Every now and then, fans expect the rain to interfere with the outcome of the race and create an exciting spectacle at the same time. While we all quietly wish for another repeat of the 1988 Japanese GP each time there is potential for rain at a grand prix, the truth is water is an enormously difficult and dangerous factor to consider for teams and their drivers.
With many close calls on Friday and Saturday during practice and qualifying, the evidence of failed water management at Silverstone is extensive and easy to spot. On the screen, puddles and sheets of water are clearly visible as drivers travel through each obstacle with a distinct wake from their tire treads.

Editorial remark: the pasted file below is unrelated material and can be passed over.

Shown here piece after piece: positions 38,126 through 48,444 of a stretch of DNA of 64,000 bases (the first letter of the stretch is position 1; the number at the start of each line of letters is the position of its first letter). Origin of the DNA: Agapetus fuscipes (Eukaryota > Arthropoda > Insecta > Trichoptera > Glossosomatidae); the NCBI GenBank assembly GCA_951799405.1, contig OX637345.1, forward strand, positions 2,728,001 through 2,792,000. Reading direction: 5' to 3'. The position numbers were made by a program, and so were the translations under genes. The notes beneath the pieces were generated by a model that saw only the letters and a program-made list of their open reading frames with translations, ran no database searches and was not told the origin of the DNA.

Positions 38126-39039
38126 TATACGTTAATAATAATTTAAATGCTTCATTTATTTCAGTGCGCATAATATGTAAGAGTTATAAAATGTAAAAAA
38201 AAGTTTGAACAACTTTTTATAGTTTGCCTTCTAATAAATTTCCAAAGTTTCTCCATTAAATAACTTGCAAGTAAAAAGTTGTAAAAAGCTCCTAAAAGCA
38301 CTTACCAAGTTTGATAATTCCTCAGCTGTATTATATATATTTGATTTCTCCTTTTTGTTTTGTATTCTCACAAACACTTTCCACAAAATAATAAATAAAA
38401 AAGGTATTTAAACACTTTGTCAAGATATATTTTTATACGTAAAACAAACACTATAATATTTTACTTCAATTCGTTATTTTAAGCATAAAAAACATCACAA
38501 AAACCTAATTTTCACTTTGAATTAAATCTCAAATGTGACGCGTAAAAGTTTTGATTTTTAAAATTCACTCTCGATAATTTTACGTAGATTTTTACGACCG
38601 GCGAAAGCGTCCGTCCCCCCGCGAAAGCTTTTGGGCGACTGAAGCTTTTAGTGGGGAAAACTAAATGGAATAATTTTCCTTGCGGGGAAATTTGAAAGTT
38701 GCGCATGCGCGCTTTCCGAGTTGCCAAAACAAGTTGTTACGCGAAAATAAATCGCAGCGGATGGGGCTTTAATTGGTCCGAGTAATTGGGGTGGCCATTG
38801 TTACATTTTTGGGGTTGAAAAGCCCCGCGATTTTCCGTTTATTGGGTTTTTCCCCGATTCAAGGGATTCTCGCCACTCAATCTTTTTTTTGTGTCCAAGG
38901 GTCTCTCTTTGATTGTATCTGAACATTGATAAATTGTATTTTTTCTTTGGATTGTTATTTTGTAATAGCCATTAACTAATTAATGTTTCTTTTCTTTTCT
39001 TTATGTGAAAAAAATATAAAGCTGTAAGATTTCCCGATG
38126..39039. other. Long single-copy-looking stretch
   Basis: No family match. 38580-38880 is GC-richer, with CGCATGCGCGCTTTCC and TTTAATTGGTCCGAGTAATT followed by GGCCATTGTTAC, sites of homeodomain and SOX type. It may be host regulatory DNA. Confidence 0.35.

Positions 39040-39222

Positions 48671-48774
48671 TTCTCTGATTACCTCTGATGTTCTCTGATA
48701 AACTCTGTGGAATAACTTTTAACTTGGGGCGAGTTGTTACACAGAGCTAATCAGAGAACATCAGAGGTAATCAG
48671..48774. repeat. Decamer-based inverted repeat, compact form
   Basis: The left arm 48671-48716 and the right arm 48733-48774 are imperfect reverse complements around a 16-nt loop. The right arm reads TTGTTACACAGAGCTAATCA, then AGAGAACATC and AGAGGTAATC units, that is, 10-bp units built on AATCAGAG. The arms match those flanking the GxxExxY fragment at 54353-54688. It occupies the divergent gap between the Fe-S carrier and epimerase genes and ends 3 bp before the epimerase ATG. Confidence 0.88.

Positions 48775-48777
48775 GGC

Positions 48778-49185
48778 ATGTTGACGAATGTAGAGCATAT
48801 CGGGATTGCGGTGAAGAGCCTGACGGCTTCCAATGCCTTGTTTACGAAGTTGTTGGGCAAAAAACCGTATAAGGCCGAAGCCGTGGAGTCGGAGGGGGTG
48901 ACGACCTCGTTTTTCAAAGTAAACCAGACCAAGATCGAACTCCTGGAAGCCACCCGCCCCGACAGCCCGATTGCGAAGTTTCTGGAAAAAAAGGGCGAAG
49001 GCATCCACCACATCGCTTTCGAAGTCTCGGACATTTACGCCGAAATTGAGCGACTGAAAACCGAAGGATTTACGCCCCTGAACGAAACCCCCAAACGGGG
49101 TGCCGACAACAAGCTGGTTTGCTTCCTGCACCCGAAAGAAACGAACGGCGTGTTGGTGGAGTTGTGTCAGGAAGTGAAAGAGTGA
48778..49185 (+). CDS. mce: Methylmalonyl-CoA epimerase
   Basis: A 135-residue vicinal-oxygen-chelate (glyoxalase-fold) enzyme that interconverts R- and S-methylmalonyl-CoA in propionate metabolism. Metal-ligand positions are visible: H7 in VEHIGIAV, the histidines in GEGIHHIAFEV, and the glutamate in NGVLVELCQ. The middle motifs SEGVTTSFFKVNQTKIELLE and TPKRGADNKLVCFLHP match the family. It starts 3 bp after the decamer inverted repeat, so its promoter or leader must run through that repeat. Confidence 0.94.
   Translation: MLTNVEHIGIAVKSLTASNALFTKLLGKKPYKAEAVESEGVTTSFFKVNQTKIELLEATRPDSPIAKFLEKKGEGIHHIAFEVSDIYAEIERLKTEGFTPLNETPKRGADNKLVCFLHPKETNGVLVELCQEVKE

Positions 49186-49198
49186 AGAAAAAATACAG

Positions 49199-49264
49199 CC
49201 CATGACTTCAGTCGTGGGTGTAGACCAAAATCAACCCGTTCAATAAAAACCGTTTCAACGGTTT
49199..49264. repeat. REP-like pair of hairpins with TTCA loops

After closer analysis, there seems to be a pattern of behavior throughout the circuit. As I mentioned before, Will Buxton's rant about Silverstone's remodel and the new flooding prone pit lane is evidence that concerns are significant enough to stir up a nationally televised discussion about the situation.
If Silverstone is looking to tackle this problem in order to prevent accidents, race delays, and ensure the comfort and safety of everyone in attendance, then a serious implementation of water management is necessary. Though much of the circuit's remodel was focused on extending the track and the aforementioned new paddock building, it's really no excuse that puddles are forming on such a high-class facility.
With hindsight, it's always easy to give Silverstone a hard time for these issues, so instead we focus on what steps can be done to address them. To do so means looking no further than our facility here in Austin, and how Circuit of The Americas is working to make sure fans, drivers and teams are well insulated from overflows of water.